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Warren Christopher Clark, 34, was among the roughly 300 Americans who left or tried to leave the U.S. to assist the Islamic State in its fight in Syria.
Warren Christopher Clark, 34, was among the roughly 300 Americans who left or tried to leave the U.S. to assist the Islamic State in its fight in Syria. ()

A Texas man captured in Syria has been indicted on charges that he attempted to provide himself as material support to the Islamic State group, the Justice Department said Friday.

Warren C. Clark, 34, a convert to Islam and former substitute teacher from Sugar Land, Texas, previously admitted to seeking a position teaching English at a university in the Iraqi city of Mosul, which ISIS has occupied for more than three years.

The Texas native was among a group of foreign fighters captured on the battlefield in Syria by U.S.-backed Kurdish forces during a Jan. 5 raid. This week, he was transferred to U.S. law enforcement custody and brought to Houston, where he appeared in federal court, the Justice Department said Friday in a statement. He was indicted by a grand jury and will face a detention hearing next week, the statement said.

“The arm of American justice has a lengthy reach,” said Ryan K. Patrick, U.S. attorney for the southern district of Texas.

If convicted, Clark faces up to 20 years in federal prison and a maximum fine of $250,000.

Since 2011, 14 American adults and seven minors have returned to the U.S. after traveling to Iraq or Syria to join extremist groups, Seamus Hughes said earlier this month, after Clark was captured.

Hughes, deputy director of the George Washington University Program on Extremism, tracks extremists and first identified Clark after his resume and application were found in a house in Iraq.

Nearly all of the adults have been disillusioned by their experiences, Hughes said, and those who have been convicted have received leniency for offering information on ISIS.

At least five Americans have been picked up on the battlefield, but Hughes and his team have identified more than 70 adults, mostly U.S. citizens or legal residents, who traveled to the region to join ISIS or other extremist groups since the outbreak of civil war in Syria more than seven years ago.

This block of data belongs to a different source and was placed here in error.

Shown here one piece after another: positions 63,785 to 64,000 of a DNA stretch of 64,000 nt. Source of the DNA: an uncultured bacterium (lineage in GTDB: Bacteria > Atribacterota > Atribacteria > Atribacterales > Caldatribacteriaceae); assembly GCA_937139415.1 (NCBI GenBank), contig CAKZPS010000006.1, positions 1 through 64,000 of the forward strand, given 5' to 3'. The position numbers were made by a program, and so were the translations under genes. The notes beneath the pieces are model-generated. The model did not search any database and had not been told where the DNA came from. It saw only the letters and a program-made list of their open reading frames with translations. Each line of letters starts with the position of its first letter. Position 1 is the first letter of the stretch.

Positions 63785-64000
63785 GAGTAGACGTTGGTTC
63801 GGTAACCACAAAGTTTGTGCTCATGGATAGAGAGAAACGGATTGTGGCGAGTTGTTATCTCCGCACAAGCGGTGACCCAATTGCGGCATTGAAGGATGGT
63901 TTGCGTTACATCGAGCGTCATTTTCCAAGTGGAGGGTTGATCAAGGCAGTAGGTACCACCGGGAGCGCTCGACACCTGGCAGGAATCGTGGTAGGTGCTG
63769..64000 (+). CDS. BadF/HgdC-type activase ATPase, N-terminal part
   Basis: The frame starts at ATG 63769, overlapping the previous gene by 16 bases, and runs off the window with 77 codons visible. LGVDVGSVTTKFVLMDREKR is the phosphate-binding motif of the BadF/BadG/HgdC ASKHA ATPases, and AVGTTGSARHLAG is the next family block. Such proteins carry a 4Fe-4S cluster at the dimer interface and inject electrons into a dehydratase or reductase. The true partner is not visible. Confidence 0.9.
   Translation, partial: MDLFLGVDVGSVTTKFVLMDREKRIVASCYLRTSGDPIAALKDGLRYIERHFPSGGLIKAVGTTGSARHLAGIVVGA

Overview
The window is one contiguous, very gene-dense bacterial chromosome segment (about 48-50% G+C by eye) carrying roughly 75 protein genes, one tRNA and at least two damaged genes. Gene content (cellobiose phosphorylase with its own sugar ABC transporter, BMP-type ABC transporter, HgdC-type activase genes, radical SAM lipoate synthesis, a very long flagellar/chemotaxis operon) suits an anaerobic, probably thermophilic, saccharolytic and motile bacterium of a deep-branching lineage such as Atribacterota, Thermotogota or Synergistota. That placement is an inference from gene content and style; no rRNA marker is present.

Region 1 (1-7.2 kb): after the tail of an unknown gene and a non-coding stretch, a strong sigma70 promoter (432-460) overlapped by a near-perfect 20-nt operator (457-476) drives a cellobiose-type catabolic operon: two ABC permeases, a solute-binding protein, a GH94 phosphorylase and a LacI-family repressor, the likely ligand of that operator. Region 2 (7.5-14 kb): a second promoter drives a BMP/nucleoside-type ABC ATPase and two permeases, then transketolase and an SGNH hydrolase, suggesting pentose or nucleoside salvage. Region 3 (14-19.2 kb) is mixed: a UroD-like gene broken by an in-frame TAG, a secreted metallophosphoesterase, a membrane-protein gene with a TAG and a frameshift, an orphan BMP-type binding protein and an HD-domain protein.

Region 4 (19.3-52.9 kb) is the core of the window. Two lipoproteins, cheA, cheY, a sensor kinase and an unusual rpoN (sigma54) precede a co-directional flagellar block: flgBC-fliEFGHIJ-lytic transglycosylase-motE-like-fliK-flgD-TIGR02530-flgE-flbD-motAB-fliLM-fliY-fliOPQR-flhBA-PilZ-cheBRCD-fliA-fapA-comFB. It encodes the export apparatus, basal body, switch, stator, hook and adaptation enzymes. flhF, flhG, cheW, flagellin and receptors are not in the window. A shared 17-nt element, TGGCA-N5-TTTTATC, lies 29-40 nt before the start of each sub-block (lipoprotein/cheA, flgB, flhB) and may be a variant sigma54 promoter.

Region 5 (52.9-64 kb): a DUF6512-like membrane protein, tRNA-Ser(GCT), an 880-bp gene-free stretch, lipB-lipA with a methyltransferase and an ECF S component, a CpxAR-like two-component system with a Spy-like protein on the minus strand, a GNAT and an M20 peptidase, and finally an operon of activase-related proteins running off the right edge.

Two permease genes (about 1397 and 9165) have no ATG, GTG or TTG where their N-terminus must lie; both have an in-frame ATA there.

Clark crossed into Syria from Turkey in June 2015, aware of the group’s reputation for beheadings, he told NBC News earlier this month. He said he wanted to “see what the group was about.” He was drawn to ISIS out of curiosity over its ideology, he said.

Clark claimed he never fought for the group and was detained nearly a dozen times after he refused to take up arms. Each time, he said, he was let go and was not abused. He admitted that he had sought work as a teacher.

“I was living in Mosul at the time and I needed a way to support myself,” he said.

The FBI has said about 300 Americans have left or tried to leave the U.S. to join ISIS.

“The FBI continues to aggressively pursue individuals who attempt to join the ranks of ISIS’s foreign fighters or try to provide support for other terrorist organizations,” said Perrye K. Turner, special agent in charge of the FBI’s Houston field office, who was quoted in the Justice Department statement.

Turner called on the public to contact federal law enforcement officials with any information about people traveling or attempting to travel to join or support groups like ISIS.

garland.chad@stripes.comTwitter: @chadgarland

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Chad is a Marine Corps veteran who covers the U.S. military in the Middle East, Afghanistan and sometimes elsewhere for Stars and Stripes. An Illinois native who’s reported for news outlets in Washington, D.C., Arizona, Oregon and California, he’s an alumnus of the Defense Language Institute, the University of Illinois at Urbana-Champaign and Arizona State University.
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